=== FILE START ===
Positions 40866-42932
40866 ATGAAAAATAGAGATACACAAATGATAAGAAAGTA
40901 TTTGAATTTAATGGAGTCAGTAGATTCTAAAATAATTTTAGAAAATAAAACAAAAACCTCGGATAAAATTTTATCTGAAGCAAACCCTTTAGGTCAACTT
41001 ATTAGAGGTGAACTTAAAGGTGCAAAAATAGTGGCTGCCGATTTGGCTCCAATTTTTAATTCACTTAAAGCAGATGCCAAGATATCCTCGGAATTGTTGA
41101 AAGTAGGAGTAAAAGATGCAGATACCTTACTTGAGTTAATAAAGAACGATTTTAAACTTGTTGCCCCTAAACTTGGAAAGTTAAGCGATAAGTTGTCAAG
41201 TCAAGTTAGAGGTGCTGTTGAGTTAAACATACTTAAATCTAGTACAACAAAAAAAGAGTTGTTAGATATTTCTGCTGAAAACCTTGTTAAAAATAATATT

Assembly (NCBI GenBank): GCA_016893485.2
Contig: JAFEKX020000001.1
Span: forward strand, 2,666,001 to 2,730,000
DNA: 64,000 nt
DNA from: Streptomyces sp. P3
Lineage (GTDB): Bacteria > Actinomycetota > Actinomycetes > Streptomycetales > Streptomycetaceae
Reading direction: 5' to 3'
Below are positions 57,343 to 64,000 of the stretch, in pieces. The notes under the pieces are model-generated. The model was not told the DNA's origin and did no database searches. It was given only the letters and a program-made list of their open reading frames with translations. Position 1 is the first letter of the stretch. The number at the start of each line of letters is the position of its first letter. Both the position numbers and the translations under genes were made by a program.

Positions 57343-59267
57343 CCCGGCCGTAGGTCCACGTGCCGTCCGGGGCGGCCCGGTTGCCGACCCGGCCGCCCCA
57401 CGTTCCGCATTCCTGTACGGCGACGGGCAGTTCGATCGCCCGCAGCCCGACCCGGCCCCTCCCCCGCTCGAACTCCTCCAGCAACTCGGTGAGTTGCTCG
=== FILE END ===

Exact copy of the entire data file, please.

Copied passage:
Positions 40866-42932
40866 ATGAAAAATAGAGATACACAAATGATAAGAAAGTA
40901 TTTGAATTTAATGGAGTCAGTAGATTCTAAAATAATTTTAGAAAATAAAACAAAAACCTCGGATAAAATTTTATCTGAAGCAAACCCTTTAGGTCAACTT
41001 ATTAGAGGTGAACTTAAAGGTGCAAAAATAGTGGCTGCCGATTTGGCTCCAATTTTTAATTCACTTAAAGCAGATGCCAAGATATCCTCGGAATTGTTGA
41101 AAGTAGGAGTAAAAGATGCAGATACCTTACTTGAGTTAATAAAGAACGATTTTAAACTTGTTGCCCCTAAACTTGGAAAGTTAAGCGATAAGTTGTCAAG
41201 TCAAGTTAGAGGTGCTGTTGAGTTAAACATACTTAAATCTAGTACAACAAAAAAAGAGTTGTTAGATATTTCTGCTGAAAACCTTGTTAAAAATAATATT

Assembly (NCBI GenBank): GCA_016893485.2
Contig: JAFEKX020000001.1
Span: forward strand, 2,666,001 to 2,730,000
DNA: 64,000 nt
DNA from: Streptomyces sp. P3
Lineage (GTDB): Bacteria > Actinomycetota > Actinomycetes > Streptomycetales > Streptomycetaceae
Reading direction: 5' to 3'
Below are positions 57,343 to 64,000 of the stretch, in pieces. The notes under the pieces are model-generated. The model was not told the DNA's origin and did no database searches. It was given only the letters and a program-made list of their open reading frames with translations. Position 1 is the first letter of the stretch. The number at the start of each line of letters is the position of its first letter. Both the position numbers and the translations under genes were made by a program.

Positions 57343-59267
57343 CCCGGCCGTAGGTCCACGTGCCGTCCGGGGCGGCCCGGTTGCCGACCCGGCCGCCCCA
57401 CGTTCCGCATTCCTGTACGGCGACGGGCAGTTCGATCGCCCGCAGCCCGACCCGGCCCCTCCCCCGCTCGAACTCCTCCAGCAACTCGGTGAGTTGCTCG